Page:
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The Dawamali - An Adventure

Ambrosia

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Nilshanks
Embry Valley Studios, Ambrosia

Roger Barr sunk into his chair like a larvae seeking refuge within the cocoon, both wincing and cringing as the lead actor of this train wreck of a mini-series, 'The Life of Ambrose' hammed through his lines with an impossibly horrendous attempt at an Elbener accent. Barr had been promised that the project would be groundbreaking, a new take on Ambrosian history, but he should have known better than to trust Todd Embry and Embry Studios to do anything other than this steaming mess.

"Better to lose one's money than one's reputation, my dear Krause." Barr lamented before pulling out a matchbox from a hotel in Kadikistan and setting the script ablaze. The young producer at his side was turning red, fuming behind a thin blonde mustache that he manipulated with wax daily. "You call being a Kadiki propaganda mouthpiece 'reputable'?" Krause fired back with rage. Barr, the second face and voice to his most controversial project to date: 'The Mladzic Interviews', was proud of the interviews: they were nuanced, groundbreaking, and indeed provocative. This mini-series, Sons of Ambrose, that he had been asked and paid quite handsomely to act as 'Guest Director' on was trope-ridden trash.

"That's the only part of this project that will ever catch fire, I'm out!" Barr said, throwing up his hand dismissively at the actor who had broken the scene to see what was happening.

"Go back to Ivar, Barr!" Krause shouted with a teeth bared, "You'll never work in this country again!"

Roger took a deep breath of the cool air conditioned air before hurling himself into the high desert heat of Embry Valley, temperature 35 C. A car was not waiting for him, no, the aging director had not been meant to be chauffeured away for another hour so he was forced to march across the blazing lot to a blue sedan where his driver Mark was almost certainly taking in his daily peanut butter and pickle sandwich for lunch.

Barr knocked on the mirrored window until it came down, his flustered driver shocked to see him out so early. "PB&P again?" Roger queried through squinting eyes. "Why yes, how did you know Mister Barr?"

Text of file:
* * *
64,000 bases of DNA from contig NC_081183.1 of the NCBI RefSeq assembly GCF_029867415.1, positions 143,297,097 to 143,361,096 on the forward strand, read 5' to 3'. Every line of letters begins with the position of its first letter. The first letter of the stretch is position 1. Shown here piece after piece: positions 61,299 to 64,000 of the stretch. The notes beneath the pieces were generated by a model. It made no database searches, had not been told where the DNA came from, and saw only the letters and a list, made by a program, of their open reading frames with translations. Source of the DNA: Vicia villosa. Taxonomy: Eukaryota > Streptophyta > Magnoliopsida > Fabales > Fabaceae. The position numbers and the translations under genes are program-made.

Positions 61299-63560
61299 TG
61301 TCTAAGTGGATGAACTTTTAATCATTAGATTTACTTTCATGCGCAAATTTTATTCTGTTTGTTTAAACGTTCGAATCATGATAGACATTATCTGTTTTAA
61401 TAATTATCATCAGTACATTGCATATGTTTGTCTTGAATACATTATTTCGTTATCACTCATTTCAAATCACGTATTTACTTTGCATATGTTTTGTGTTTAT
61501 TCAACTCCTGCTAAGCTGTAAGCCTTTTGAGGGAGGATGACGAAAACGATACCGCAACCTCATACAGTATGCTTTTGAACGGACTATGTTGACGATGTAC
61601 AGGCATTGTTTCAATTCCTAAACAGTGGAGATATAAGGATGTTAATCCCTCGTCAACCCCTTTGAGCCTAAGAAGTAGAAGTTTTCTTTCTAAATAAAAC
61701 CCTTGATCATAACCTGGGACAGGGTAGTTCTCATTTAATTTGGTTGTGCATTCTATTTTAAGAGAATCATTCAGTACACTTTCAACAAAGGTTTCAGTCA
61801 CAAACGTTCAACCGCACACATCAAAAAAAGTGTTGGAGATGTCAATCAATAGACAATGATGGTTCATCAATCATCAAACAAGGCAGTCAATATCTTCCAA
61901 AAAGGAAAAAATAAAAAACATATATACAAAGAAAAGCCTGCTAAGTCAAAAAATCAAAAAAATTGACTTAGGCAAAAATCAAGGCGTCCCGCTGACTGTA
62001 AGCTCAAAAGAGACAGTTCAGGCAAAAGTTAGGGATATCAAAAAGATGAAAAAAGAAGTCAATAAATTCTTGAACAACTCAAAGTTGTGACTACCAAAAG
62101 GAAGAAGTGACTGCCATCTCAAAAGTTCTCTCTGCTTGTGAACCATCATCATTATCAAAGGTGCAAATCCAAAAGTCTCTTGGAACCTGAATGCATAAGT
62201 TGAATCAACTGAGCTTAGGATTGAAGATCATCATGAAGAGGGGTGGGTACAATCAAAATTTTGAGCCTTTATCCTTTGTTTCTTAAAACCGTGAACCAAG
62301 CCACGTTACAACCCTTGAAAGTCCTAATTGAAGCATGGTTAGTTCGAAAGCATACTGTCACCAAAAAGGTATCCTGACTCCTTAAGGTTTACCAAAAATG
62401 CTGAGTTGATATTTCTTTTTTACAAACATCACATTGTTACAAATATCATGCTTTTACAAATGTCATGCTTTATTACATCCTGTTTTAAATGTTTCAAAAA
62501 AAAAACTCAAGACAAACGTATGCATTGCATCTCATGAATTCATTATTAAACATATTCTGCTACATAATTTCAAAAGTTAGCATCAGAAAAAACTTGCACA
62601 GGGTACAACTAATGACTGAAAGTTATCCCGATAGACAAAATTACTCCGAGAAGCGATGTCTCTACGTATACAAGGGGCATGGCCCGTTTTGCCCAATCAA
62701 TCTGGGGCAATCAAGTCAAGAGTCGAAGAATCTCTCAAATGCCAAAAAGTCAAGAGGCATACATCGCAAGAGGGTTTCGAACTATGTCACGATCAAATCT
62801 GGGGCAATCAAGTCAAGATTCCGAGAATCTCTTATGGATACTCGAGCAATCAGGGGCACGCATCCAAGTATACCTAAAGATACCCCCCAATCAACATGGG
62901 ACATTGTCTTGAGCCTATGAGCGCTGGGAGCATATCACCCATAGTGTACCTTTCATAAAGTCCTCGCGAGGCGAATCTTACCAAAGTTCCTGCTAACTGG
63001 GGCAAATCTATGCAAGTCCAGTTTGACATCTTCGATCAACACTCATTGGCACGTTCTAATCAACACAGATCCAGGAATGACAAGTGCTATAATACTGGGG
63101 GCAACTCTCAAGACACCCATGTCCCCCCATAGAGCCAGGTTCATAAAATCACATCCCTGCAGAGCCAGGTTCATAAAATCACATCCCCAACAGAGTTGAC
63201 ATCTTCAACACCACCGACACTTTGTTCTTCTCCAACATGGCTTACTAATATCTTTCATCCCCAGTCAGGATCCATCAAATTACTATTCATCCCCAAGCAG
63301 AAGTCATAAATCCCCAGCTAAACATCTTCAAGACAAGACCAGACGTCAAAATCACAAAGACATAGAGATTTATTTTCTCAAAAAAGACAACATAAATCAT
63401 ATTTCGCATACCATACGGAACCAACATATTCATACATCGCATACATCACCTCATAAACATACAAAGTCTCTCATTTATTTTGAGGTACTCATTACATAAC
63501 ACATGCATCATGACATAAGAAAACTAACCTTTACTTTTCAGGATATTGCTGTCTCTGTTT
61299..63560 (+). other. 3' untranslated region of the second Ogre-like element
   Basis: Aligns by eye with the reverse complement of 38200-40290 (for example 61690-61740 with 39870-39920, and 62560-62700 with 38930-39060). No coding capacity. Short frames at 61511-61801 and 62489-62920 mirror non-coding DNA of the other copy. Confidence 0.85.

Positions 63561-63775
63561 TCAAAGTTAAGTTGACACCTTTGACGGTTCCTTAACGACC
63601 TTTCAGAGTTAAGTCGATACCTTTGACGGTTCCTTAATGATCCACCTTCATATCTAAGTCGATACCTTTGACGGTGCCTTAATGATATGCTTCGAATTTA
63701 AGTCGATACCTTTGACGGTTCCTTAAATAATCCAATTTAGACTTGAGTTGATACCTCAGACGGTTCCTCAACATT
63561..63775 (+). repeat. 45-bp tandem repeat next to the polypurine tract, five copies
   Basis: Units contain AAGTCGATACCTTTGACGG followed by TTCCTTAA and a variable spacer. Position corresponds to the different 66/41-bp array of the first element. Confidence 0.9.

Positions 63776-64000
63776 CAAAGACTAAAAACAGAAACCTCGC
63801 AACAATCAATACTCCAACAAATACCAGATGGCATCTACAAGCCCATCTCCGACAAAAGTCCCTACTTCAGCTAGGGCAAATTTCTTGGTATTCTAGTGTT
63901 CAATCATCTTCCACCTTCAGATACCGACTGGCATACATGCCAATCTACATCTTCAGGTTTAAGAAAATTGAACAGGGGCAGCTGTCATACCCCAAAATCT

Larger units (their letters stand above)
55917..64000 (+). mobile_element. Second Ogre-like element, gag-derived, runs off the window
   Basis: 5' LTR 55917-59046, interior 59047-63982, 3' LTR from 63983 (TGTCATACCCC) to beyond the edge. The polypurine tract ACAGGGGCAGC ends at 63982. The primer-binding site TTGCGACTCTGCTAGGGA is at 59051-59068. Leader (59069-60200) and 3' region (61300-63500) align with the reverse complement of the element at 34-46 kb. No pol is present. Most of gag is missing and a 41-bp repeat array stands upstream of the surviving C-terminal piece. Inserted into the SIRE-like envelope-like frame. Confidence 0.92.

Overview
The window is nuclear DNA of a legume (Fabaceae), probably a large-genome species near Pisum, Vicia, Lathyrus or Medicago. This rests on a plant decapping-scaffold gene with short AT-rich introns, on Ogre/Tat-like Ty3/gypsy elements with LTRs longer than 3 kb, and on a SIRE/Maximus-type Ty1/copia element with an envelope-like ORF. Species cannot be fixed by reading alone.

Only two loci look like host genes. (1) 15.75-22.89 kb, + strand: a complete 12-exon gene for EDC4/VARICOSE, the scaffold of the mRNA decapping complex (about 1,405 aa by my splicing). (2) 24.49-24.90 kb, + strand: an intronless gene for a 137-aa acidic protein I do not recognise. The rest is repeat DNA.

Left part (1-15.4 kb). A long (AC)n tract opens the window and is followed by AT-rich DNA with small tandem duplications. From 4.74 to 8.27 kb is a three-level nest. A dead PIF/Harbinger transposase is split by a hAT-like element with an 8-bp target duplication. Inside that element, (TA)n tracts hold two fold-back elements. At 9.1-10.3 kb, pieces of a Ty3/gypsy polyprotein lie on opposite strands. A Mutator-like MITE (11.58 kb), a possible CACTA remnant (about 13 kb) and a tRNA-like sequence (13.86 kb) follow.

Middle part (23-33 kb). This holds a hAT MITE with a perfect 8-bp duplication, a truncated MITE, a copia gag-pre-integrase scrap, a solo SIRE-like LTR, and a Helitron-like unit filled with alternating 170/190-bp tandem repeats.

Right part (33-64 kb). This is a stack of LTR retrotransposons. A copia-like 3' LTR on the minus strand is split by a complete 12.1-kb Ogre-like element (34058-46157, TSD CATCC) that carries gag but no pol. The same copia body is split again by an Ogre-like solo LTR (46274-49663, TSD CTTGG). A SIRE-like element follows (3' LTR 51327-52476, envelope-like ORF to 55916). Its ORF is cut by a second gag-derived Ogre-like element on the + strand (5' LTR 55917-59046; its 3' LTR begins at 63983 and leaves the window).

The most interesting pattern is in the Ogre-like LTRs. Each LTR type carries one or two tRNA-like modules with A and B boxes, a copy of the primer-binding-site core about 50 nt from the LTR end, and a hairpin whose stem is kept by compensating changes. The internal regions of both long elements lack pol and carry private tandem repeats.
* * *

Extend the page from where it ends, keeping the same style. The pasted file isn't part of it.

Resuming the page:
"You may keep the devils hidden from sight, but the smell cannot be obscured good sir. And besides," Roger said, smiling for the first time all day, "What else do retired (Ambrosian) Marines eat for lunch every day?"

"So are you saying you want one, sir?" Mark cracked, pulling out a brown paper bag from between his feet.

"If the butter is crunchy, and the pickles are speared: damn it, I'm in!" Barr said was Mark extended the horrendous Ambrosian Collapse Era food out to him. "My Father lost everything in '58: his job, my mother, and our house. But you know what? We never went hungry, it was PB&P three times a day and you know what else?"

"You haven't eaten one since you got so rich, sir?" Mark theorized aloud. Roger crunched into the sandwich ravenously, the memories of his childhood both good and bad rushing in for the first time in years. His tastebuds brought him back to 1963, he was at the library because it was the only safe space he knew away from both is father and his bullying tormentors. Sure Roger Barr Senior always kept his boys fed, but he was also a mean drunk that bounced from job to job after their mother's death.

A librarian, Mrs. Farah had caught the twelve year old Roger Jr. eating his sandwich between an aisle with a book about Ambrosian railway tycoons out on the ground where he sat with criss-crossed legs. "I'm so sorry, Ma'am" he remembered offering as the dark skinned adult came bearing down at him. "You should be!" she hissed through a whisper, "Not because eating in the library is not allowed, but because you are reading the wrong book!"

Sticky, sour, and gummed up Roger remembered his mouth bursting open to ask: "What is the book?"

Mrs. Farah reached down and returned the young Ambrosian book to its place before shooting past Roger in a fast paced walk. Roger, already on his feet, followed with an impossible hunger for knowledge. When she found it he was disappointed, the cover was torn and decayed, and he could not even read the title any more from the outside.

"What is it?" Roger asked. "I have brought you to the book, must I really read it out loud for you as well? Lazy ivory children, I knew I should have thrown you out into the . ."

"I'll read it!" young Roger shouted, causing Mrs. Farah to press her finger to her lips to shush.

Some pages were loose or missing from time to time, but what Roger discovered within was the most amazing adventure story he had ever encountered. It was called: "The Dawamali", and now all these decades later Roger was certain this would have to be his next film.
 
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